See also, Los Angeles teachers sue Delta after jet fuel dump over schools, playgrounds.

Mentioned

Vanderhoof International Airshow 2020, Vanderhoof, BC Canada, August 1 and 2, 2020.

Erebus Flight 901: Litany of lies?

White Silence

Electric Aircraft Pilot Training Is Arriving

578 Aircraft Certification

The president and CEO of AeroTEC explains the process for engineering, testing, and aircraft certification. In the news, Boeing expects deliveries of the 737 MAX to resume in December 2019, the FAA has a new ADS-B privacy policy, WOW rises from the ashes as Icelandic LCC Play, and a gender reveal stunt ends in a crash. Also, the Commemorative Air Force’s first Air Force One, the Evolution Turbine, comments on Garmin’s Autoland, and the Sukhoi Superjet 100.

Guest

Lee Human, president and CEO of AeroTEC, provider of aircraft certification services

Lee Human, AeroTEC president and CEO.

Lee Human is president and CEO of AeroTEC, an independent provider of initial engineering, design, prototype manufacturing, testing, and airworthiness certification. The company uses in-house instrumentation, software, tools, and processes throughout the projects.

We discuss aircraft certification: what it is and how it takes place within the overall design and development process of a new aircraft or aircraft modification. Lee explains organizational delegation and why there is a partnership between the FAA and the manufacturer. We talk about the independence of the decisions DERs make and the establishment by the FAA of the roles in the compliance review community.

Since aircraft certification is a current topic as it relates to the Boeing 737 MAX, we take the opportunity to consider if larger quality system issues are the root of recent aircraft problems. Lee discusses the certification criteria used for the 737 MAX and the possible impact of a long legacy design history.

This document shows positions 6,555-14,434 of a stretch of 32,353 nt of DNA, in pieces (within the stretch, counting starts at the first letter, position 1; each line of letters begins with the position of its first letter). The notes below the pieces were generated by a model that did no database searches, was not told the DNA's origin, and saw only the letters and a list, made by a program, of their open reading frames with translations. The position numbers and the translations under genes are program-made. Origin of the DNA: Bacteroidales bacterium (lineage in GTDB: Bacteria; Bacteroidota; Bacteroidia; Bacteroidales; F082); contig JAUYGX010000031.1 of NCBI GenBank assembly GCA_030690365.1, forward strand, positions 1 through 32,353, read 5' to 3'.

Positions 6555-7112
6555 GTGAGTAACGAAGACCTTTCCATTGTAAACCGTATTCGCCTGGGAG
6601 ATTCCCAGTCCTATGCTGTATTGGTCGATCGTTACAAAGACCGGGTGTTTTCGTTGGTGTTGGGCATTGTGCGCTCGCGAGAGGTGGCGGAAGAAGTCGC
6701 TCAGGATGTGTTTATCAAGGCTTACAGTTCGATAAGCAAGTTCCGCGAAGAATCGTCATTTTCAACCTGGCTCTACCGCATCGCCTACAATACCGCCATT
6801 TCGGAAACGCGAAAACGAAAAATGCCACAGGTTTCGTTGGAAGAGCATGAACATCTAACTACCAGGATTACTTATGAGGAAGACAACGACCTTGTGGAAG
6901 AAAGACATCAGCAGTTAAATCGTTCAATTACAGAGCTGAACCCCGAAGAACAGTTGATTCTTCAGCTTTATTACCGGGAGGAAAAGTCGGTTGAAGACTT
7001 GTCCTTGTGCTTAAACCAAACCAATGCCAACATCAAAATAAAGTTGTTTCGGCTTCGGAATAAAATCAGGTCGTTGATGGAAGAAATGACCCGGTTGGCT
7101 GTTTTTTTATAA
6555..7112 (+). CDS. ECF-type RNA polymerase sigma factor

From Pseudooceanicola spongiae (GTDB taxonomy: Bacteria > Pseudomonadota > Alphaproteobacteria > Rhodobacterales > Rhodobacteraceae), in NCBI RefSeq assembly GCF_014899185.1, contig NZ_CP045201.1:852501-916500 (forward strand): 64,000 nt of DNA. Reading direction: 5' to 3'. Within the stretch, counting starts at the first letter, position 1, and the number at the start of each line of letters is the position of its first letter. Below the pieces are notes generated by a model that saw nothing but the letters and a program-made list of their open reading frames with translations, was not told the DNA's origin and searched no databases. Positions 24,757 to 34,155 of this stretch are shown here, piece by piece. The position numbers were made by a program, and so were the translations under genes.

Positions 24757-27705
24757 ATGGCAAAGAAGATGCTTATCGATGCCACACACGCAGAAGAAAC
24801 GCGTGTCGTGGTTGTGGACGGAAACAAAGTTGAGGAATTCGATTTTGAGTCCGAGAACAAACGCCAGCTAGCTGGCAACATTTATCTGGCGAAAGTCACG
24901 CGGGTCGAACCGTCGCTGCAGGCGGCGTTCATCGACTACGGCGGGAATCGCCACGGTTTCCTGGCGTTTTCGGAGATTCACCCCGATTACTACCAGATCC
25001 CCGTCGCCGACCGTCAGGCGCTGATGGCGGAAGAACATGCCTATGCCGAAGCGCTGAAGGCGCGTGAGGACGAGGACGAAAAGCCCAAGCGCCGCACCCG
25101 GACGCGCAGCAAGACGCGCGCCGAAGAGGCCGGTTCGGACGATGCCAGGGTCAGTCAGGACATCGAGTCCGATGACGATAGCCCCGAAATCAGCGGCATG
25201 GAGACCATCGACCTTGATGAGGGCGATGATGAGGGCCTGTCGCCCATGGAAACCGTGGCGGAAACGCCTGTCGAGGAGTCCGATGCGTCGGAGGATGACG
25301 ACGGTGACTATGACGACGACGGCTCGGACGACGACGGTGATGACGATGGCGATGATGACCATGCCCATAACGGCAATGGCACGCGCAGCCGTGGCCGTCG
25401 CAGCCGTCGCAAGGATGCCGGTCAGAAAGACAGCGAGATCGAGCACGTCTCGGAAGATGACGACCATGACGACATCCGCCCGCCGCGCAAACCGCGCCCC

Lee explains why OEMs come to AeroTEC for services, and he tells us about some of the new initiatives, such as electric aircraft projects with magniX (see episode 524 where we talked with CEO Roei Ganzarski) and Eviation. He also touches on the Supersonic Flight Alliance which seeks to provide a space for responsible supersonic development in Washington State.

Lee has been personally involved in the testing, engineering, and certification of over 50 major aerospace projects, including Aviation Partners’ Blended Winglets on the B737, B757, and B767 as well as Gulfstream, Hawker, and Falcon aircraft. Lee also worked on the Lockheed Martin Cooperative Avionics Test Bed (CATB) 737-300 with F35 (JSF) systems, the Hawker Beechcraft King Air 250, and the Mitsubishi MRJ type certificate.

Prior to starting AeroTEC in 2003, Lee was flight test manager at Aviation Partners Boeing (APB) and before that he was a lead engineer at Aircraft Engineering Specialists (AES).

Lee is a graduate of the University of Massachusetts Amherst College of Engineering and has earned credentials as an FAA DER, as well a private multi-engine instrument pilot’s license.

Aviation News

Boeing expects to resume 737 Max deliveries in December and commercial service green light in January